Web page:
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The Integrated Modelling Expert Group (IMEG) met for its fifth meeting from 21 to 23 October. Pictured from left to right: Nong Xiang, Atsushi Fukuyama, Lang Lao (IMEG Chair), Takahisa Ozeki, Hogun Jhang, Sergei Medvedev, Victor Lukash, Wayne Houlberg, Simon Pinches (ITER Organization), Stephen Jardin, Darren McDonald, Basil Duval, Jo Lister, Indranil Bandyopadhyay, Nirmal Bisai, Bernard Guillerminet, Philippe Huynh.
For three days last month, representatives from all seven ITER Members came together at ITER Headquarters for the 5th meeting of the Integrated Modelling Expert Group (IMEG). The group meets regularly to help guide the ITER integrated modelling (IM) program and to act as an interface between Member physics modelling programs and the ITER Organization.

The aims of the ITER IM program are to meet the needs of the ITER Project for accurate predictions of ITER performance and for efficient control of ITER plasmas; to support the preparation for ITER operation; and, in the longer term, to provide the modelling and control tools required for the exploitation phase of ITER.

At the meeting chaired by Lang Lao (US), each of the Members had the opportunity to update the assembly on their respective programs before hearing about progress within the ITER Organization. Since the 2012 meeting, the ITER Organization has now established an integrated modelling prototype framework. Called the Integrated Modelling & Analysis Suite (IMAS), this framework comprises various elements including the ITER Physics Data Model that is designed to be used for both experimental and simulation data—a significant step compared to existing machines. The rules and guidelines that underpin the data model have undergone extensive review and will now be used to derive specific elements (Interface Data Structures) of the data model that are used to pass data between physics codes running in an integrated modelling workflow.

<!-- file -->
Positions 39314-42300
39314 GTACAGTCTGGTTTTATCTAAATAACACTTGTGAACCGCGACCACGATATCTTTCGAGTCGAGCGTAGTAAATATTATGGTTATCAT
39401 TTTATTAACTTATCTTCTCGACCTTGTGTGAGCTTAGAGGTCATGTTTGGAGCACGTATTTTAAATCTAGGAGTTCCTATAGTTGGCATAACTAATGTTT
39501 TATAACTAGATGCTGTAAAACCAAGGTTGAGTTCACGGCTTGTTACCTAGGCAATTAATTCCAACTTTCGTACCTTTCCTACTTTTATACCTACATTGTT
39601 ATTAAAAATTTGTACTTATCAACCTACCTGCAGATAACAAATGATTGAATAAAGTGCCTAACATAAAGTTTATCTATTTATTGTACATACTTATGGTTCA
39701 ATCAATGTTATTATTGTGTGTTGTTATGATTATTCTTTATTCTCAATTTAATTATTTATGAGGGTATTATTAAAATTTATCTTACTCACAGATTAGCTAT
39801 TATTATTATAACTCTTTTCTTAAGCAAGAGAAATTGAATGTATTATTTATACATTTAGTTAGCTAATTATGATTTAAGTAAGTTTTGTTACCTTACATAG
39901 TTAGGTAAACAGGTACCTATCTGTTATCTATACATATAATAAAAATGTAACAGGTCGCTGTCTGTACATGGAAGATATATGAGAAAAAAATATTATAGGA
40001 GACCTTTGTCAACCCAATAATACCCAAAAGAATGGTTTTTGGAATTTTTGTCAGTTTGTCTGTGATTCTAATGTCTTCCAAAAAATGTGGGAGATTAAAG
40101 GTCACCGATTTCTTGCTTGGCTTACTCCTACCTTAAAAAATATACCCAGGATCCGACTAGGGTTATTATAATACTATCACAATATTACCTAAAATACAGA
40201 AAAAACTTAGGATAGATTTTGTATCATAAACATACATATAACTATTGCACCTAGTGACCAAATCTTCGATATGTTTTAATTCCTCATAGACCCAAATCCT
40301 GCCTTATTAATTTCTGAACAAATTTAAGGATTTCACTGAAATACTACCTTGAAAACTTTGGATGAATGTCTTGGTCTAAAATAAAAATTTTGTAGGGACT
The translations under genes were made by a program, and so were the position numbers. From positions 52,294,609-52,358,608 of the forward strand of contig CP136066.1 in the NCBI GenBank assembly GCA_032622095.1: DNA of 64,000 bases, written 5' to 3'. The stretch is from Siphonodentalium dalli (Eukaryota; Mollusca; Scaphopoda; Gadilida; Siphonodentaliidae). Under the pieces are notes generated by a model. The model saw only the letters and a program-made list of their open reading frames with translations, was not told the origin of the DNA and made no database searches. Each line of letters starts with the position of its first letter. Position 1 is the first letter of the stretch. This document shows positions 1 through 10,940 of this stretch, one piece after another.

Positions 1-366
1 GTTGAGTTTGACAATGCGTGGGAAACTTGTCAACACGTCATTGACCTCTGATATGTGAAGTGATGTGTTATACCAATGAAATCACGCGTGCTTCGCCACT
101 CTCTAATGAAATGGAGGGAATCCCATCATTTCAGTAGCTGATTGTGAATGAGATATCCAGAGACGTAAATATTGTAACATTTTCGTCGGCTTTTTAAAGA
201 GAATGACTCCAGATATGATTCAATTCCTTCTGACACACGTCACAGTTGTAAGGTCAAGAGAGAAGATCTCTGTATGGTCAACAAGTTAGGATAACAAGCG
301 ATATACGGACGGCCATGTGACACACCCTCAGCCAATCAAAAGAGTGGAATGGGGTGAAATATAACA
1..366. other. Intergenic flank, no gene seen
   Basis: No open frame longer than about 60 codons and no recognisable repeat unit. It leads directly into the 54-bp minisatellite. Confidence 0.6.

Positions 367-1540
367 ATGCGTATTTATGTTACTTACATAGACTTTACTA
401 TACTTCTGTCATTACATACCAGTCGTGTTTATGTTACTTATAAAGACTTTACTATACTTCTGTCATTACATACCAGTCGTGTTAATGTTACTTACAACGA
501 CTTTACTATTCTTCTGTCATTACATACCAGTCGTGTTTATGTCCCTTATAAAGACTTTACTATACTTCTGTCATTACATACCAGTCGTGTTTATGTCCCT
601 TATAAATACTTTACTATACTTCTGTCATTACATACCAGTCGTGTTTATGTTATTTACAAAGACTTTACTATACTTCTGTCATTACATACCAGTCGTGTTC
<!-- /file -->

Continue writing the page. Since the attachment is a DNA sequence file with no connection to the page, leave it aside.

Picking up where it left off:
On the final day of the meeting, an introductory training session was prepared which gave the IMEG members the opportunity to gain some hands-on experience with the IMAS prototype. The expert group commended the ITER Organization for the progress made on the IMAS Framework, on the first physics workflows demonstrating a plasma simulator (based on modular prescribed and free-boundary transport simulations) and on the associated program documentation. They were also keen to encourage wider access to the IMAS Framework and further training opportunities as the framework is further developed.

More information on the ITER IM Program, how to get involved, or how to contribute to its development can be obtained by contacting Simon.Pinches@iter.org.


The poloidal field AC/DC converter bridge ...
In an important step toward powering the ITER poloidal field magnets, Chinese industry delivered the first poloidal field AC/DC converter bridge and external bypass to the Institute of Plasma Physics at the Chinese Academy of Sciences (ASIPP), where it will be part of the ASIPP test platform that mimics the site configuration at ITER.

Present on 25 October to witness the arrival of the first poloidal field AC/DC converter bridge and external bypass were colleagues from ITER's Coil Power Supply Section and the ASIPP team.

China is responsible for the procurement of all 14 poloidal field converters that will provide controllable current/voltage to ITER's six poloidal field coils. The system is challenging to design and fabricate, in particular due to an unprecedented power level and short circuit current and a highly specific operation mode.

The fabrication contract was awarded by ASIPP at the end of 2011. As a component to be built from scratch—and quite unlike the traditional converters used in industrial applications—it was a challenging task. Thanks to the joint efforts of ASIPP engineers and the manufacturer, following a manufacturing design review in 2012 production and manufacturing went smoothly. The converter bridge and bypass successfully passed routine tests at the factory, as witnessed by Chinese Domestic Agency and ASIPP representatives.

The first converter bridge and bypass, together with another three bridges and some auxiliary systems, will serve as the system prototype. Operational test runs on the ASIPP platform will permit the verification of the units' performance and provide experience and data for future series production.